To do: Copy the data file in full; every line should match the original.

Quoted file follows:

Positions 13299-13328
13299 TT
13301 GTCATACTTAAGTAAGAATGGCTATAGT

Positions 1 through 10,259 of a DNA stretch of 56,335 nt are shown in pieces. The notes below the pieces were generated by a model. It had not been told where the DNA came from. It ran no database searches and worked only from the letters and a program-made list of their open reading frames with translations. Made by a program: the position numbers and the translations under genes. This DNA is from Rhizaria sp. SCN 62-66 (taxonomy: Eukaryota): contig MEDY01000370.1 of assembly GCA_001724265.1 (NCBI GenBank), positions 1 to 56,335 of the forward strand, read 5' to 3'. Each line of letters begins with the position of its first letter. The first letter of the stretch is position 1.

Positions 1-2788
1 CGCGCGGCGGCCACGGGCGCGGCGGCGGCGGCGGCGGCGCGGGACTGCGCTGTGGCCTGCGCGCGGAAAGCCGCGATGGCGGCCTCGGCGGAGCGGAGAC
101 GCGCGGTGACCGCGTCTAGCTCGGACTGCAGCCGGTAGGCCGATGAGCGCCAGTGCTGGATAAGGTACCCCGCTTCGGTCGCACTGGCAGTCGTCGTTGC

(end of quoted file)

Positions 13299-13328
13299 TT
13301 GTCATACTTAAGTAAGAATGGCTATAGT

Positions 1 through 10,259 of a DNA stretch of 56,335 nt are shown in pieces. The notes below the pieces were generated by a model. It had not been told where the DNA came from. It ran no database searches and worked only from the letters and a program-made list of their open reading frames with translations. Made by a program: the position numbers and the translations under genes. This DNA is from Rhizaria sp. SCN 62-66 (taxonomy: Eukaryota): contig MEDY01000370.1 of assembly GCA_001724265.1 (NCBI GenBank), positions 1 to 56,335 of the forward strand, read 5' to 3'. Each line of letters begins with the position of its first letter. The first letter of the stretch is position 1.

Positions 1-2788
1 CGCGCGGCGGCCACGGGCGCGGCGGCGGCGGCGGCGGCGCGGGACTGCGCTGTGGCCTGCGCGCGGAAAGCCGCGATGGCGGCCTCGGCGGAGCGGAGAC
101 GCGCGGTGACCGCGTCTAGCTCGGACTGCAGCCGGTAGGCCGATGAGCGCCAGTGCTGGATAAGGTACCCCGCTTCGGTCGCACTGGCAGTCGTCGTTGC